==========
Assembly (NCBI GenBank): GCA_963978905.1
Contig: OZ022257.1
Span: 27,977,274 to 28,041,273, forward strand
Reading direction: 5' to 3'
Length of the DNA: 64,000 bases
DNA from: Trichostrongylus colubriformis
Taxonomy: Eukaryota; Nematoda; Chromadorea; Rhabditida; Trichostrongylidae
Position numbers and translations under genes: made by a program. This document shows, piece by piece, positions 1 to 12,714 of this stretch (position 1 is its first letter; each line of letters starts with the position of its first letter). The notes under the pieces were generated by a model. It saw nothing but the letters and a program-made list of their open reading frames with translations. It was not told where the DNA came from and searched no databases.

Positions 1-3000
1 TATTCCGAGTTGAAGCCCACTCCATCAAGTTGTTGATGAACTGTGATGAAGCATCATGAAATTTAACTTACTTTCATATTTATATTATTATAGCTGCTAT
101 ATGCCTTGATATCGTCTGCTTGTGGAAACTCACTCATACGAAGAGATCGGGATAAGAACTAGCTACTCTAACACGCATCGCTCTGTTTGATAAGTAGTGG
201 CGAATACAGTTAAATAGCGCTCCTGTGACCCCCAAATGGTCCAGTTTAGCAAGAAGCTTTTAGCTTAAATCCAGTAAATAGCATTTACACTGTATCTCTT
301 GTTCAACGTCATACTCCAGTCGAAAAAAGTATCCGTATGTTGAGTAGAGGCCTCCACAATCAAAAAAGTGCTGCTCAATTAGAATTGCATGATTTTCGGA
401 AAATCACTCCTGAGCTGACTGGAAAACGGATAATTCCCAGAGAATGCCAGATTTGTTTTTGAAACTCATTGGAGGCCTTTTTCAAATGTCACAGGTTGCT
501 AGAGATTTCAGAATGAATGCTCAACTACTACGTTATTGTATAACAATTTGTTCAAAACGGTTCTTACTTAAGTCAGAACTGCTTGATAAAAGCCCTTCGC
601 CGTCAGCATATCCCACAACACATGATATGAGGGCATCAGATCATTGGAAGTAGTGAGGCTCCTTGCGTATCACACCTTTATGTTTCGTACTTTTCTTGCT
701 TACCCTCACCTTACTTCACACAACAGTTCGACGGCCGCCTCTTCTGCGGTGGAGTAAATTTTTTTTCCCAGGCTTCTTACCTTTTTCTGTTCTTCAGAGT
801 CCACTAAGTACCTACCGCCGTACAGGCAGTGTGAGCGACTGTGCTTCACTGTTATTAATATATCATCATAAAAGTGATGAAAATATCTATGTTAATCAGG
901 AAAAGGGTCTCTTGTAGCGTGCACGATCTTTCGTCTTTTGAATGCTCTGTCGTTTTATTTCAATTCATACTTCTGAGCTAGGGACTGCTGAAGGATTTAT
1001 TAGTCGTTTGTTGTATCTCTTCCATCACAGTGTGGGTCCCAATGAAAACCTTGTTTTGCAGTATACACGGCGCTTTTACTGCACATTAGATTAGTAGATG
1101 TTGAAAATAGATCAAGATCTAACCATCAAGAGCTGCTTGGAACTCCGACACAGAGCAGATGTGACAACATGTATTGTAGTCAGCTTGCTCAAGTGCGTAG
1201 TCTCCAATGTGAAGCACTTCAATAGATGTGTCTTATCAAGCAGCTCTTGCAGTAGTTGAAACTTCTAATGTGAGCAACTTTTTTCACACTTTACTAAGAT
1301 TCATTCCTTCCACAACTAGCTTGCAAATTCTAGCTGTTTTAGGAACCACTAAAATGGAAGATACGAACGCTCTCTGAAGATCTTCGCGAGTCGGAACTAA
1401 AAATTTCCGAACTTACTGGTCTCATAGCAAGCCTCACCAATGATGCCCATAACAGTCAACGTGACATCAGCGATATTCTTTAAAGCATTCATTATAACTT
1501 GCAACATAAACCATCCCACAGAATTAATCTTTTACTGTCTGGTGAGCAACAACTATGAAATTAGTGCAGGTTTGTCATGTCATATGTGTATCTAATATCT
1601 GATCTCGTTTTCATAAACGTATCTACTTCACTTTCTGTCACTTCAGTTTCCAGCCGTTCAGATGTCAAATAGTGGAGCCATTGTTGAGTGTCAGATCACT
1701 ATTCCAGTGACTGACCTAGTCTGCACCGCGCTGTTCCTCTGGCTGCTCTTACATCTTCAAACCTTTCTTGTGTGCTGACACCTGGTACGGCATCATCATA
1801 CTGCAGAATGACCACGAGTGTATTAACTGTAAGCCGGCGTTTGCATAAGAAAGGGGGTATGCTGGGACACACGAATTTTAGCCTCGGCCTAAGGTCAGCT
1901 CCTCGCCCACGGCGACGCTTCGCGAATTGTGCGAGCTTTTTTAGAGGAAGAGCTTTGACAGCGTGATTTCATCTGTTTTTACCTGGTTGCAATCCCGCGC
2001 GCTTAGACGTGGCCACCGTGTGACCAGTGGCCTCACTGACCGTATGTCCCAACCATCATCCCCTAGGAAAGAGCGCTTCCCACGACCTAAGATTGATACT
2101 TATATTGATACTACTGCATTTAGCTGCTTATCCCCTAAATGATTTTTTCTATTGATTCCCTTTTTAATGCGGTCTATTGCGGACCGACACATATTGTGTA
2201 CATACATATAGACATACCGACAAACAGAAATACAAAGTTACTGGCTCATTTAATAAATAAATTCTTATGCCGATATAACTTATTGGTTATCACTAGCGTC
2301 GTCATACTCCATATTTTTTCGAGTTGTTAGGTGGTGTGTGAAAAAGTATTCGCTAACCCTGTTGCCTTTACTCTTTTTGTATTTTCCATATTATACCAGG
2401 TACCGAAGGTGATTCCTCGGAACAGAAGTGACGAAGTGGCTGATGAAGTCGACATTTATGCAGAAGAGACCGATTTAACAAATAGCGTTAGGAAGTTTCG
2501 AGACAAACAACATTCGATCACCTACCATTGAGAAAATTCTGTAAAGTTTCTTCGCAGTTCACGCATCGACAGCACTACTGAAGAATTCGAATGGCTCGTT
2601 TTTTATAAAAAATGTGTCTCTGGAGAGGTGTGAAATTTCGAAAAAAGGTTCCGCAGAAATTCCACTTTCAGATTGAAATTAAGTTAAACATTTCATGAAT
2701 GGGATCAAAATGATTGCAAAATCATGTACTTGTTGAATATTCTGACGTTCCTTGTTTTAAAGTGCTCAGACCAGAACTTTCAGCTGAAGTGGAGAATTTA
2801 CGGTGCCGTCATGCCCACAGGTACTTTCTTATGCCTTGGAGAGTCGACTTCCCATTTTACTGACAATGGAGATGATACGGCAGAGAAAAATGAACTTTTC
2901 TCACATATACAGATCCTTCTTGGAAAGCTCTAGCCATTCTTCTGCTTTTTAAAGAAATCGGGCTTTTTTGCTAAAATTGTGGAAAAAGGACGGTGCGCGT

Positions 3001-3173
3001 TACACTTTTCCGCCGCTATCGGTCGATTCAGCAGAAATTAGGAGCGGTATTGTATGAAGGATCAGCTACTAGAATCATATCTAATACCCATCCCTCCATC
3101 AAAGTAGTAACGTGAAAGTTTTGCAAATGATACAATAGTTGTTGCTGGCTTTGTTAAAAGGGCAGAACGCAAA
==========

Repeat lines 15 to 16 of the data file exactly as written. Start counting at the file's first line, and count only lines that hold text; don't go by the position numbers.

501 AGAGATTTCAGAATGAATGCTCAACTACTACGTTATTGTATAACAATTTGTTCAAAACGGTTCTTACTTAAGTCAGAACTGCTTGATAAAAGCCCTTCGC
601 CGTCAGCATATCCCACAACACATGATATGAGGGCATCAGATCATTGGAAGTAGTGAGGCTCCTTGCGTATCACACCTTTATGTTTCGTACTTTTCTTGCT